A new bus-tracking program in the Decorah School District isn't going as smoothly as anticipated.
At a recent meeting of the Decorah School Board, District Director of Technology Kurt DeVore and District Transportation Manager Jim Samuelson updated the Board on their concerns.
DeVore said every student has a card which is swiped each time a student gets on or off a bus, but the cards don't always work the way they should.
"We're starting to see card failures, and the company has asked us to send those back," said DeVore.
When Board President Ron Fadness asked if the cards are getting damaged, Samuelson said the cards are "not holding up."
"If the cards are holding up, the kindergarten through fourth graders are good about doing the scanning. The middle school-age kids don't do as well," he said.
While DeVore said he is not sure of the cards' failure rate, Samuelson said in the first few days of the program, he had two drivers that were reporting a 40-50 percent failure rate.
"Temperature does make a difference and not all buses react the same," he said.
He said some readers can scan a card from four to six inches away, but some cards have to be rubbed directly on the reader.
Last year, in an effort to increase student security/tracking, the District paid Edulog (Education Logistics), $33,181 for the system. That includes student tracker RFID (radio-frequency identification) units, a software card management device for the system, $21,875; installation and units for 28 buses, $7,610, and license maintenance/support of $3,696, which is an annual fee.
Samuelson said an additional cost he's noticed is the cost of replacing more bus batteries.
"We've done eight of them so far," said Samuelson, adding the buses used on a regular basis are not the issue - it's the sports buses that aren't used on a regular basis.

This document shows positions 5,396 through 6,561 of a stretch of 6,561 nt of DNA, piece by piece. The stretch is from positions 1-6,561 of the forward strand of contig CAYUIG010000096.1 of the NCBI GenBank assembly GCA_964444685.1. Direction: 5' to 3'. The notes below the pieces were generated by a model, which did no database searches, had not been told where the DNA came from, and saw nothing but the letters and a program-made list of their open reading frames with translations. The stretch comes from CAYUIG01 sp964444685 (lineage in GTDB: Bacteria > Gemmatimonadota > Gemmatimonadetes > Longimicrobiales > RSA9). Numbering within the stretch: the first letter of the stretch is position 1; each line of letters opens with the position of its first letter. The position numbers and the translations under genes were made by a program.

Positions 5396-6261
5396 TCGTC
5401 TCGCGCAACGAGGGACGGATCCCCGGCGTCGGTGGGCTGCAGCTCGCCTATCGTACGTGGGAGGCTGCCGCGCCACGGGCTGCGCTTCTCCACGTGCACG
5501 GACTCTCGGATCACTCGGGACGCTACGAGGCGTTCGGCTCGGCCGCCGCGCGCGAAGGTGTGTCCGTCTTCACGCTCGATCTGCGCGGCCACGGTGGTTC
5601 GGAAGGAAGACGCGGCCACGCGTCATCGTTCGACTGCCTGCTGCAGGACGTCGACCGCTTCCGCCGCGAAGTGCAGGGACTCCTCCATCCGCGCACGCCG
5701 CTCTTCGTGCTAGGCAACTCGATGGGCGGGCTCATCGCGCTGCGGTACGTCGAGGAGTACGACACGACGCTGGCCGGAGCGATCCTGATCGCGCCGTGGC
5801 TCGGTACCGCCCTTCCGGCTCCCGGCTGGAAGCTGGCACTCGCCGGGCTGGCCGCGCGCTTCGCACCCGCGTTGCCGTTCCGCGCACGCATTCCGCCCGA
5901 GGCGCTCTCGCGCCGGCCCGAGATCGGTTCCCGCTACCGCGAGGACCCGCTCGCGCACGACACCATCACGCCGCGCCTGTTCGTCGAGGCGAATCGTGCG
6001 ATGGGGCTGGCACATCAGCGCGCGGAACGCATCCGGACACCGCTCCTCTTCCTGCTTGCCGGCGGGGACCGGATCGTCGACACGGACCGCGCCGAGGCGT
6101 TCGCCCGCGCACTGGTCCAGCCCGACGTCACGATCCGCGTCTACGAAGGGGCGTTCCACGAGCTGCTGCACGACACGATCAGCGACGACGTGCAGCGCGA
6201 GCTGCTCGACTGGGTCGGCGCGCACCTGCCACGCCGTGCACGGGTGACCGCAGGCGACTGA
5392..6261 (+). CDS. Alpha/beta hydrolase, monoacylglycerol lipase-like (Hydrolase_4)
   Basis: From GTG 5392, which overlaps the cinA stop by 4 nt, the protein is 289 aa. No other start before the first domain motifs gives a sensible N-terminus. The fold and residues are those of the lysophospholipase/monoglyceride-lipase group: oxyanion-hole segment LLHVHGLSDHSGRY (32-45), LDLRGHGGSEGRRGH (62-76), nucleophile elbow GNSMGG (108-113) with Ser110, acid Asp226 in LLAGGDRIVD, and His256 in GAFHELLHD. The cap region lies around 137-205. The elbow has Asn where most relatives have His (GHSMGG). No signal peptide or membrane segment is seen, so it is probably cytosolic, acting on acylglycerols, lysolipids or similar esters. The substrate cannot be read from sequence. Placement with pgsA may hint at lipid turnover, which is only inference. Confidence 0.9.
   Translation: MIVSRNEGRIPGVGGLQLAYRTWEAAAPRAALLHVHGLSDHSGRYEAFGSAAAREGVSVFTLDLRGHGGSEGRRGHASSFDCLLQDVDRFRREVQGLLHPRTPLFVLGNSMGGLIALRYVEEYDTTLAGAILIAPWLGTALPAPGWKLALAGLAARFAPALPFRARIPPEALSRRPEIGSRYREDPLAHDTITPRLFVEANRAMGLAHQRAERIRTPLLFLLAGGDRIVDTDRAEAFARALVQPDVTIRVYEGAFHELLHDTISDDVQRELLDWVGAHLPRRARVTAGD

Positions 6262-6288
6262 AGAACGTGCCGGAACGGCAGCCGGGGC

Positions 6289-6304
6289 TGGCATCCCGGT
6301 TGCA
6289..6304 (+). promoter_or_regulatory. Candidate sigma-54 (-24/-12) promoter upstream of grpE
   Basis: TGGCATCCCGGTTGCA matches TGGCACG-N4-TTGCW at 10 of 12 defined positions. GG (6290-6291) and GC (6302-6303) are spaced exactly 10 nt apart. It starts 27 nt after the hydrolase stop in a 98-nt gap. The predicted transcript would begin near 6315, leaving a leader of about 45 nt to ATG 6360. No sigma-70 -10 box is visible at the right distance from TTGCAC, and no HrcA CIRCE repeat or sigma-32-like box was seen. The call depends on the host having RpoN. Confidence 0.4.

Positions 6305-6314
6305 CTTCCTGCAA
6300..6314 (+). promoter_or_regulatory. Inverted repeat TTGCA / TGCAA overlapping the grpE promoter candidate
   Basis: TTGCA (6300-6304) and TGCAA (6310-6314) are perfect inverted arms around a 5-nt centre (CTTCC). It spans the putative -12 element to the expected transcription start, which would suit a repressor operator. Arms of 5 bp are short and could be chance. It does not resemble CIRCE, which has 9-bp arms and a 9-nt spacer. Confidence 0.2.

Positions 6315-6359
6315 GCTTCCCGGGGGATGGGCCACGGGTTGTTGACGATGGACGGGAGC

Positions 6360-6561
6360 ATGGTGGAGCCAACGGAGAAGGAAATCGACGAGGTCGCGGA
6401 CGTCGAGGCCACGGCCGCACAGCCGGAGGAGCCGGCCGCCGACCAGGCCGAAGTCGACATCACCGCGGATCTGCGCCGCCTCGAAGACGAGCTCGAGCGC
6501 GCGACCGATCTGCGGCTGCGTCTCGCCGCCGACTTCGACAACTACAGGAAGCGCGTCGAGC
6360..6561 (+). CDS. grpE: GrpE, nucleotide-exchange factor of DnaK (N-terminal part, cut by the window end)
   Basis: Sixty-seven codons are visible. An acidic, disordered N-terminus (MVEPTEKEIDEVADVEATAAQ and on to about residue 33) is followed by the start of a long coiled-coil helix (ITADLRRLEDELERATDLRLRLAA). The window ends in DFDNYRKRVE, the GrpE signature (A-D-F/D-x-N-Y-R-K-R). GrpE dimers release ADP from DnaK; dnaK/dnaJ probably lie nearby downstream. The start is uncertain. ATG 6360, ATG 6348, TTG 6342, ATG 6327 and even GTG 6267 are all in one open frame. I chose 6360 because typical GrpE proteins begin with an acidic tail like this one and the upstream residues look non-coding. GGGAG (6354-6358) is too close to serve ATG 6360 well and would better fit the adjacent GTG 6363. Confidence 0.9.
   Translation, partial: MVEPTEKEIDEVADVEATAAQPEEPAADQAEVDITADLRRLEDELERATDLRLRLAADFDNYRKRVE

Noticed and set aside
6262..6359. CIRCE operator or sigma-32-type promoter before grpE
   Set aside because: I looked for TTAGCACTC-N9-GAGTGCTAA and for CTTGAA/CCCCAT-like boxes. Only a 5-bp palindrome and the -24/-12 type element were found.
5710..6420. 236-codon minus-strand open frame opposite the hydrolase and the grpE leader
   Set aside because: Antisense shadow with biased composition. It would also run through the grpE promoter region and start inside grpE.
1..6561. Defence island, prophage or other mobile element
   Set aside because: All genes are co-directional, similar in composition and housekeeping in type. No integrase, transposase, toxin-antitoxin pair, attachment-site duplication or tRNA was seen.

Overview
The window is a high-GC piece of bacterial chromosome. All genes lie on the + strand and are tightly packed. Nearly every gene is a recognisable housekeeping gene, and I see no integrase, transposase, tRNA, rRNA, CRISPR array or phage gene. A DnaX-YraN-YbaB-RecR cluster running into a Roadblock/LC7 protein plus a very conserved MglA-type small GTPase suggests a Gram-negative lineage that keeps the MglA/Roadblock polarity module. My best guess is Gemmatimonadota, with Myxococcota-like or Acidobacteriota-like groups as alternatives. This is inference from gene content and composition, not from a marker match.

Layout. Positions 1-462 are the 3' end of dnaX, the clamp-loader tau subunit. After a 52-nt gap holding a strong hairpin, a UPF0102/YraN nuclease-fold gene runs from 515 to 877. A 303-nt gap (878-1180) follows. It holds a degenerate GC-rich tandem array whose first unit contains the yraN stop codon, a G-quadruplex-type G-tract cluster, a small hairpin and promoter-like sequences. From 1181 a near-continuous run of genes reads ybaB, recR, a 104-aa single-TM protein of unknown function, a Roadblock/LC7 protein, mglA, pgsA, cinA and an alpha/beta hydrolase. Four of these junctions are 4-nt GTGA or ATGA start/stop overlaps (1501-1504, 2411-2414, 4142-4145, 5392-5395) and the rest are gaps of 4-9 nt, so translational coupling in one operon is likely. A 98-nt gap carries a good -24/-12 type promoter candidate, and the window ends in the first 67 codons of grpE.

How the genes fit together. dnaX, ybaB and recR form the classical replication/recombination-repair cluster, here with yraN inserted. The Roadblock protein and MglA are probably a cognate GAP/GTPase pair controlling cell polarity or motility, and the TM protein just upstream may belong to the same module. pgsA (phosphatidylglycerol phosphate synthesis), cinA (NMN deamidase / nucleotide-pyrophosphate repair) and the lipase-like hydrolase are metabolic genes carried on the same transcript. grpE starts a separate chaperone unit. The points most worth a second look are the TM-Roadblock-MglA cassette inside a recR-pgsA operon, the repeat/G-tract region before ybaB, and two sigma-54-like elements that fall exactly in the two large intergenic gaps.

"Even when they're not running, there's a draw because of the GPS (global positioning) system in it," said Samuelson.
Board Member Brian Petersburg next asked Samuelson if he's seen "any real big benefits" to using the GPS and knowing where the buses are.
"The GPS part has worked much better than the card-reading part," he said, adding the GPS is a tool for logging mileage, the route, pickup times and speeds.
Petersburg added the reason the District bought the system was "to know where are kids are."
When Petersburg asked "Where do we go from here?" DeVore said Edulog offers a different type of card that may be more reliable.
He also said he is looking forward to the feedback he receives from Edulog after they have reviewed the defunct cards he has returned to the company.
DeVore said Edulog has been extremely helpful to deal with thus far.
In a related technology matter, the Board heard from members of the District tech committee regarding some issues with getting the teachers' new televisions and SmartBoards up and running.
According to DeVore, the District's challenge is the fact many wireless access points have reached the end of their life and are ready to be replaced.
Members of the tech committee lamented that while it's great to have access to current technology, several teachers have expressed frustration with the fact it sometimes does not function properly.
DeVore said the District is in the process of upgrading its wireless access points and this should address many of the problems.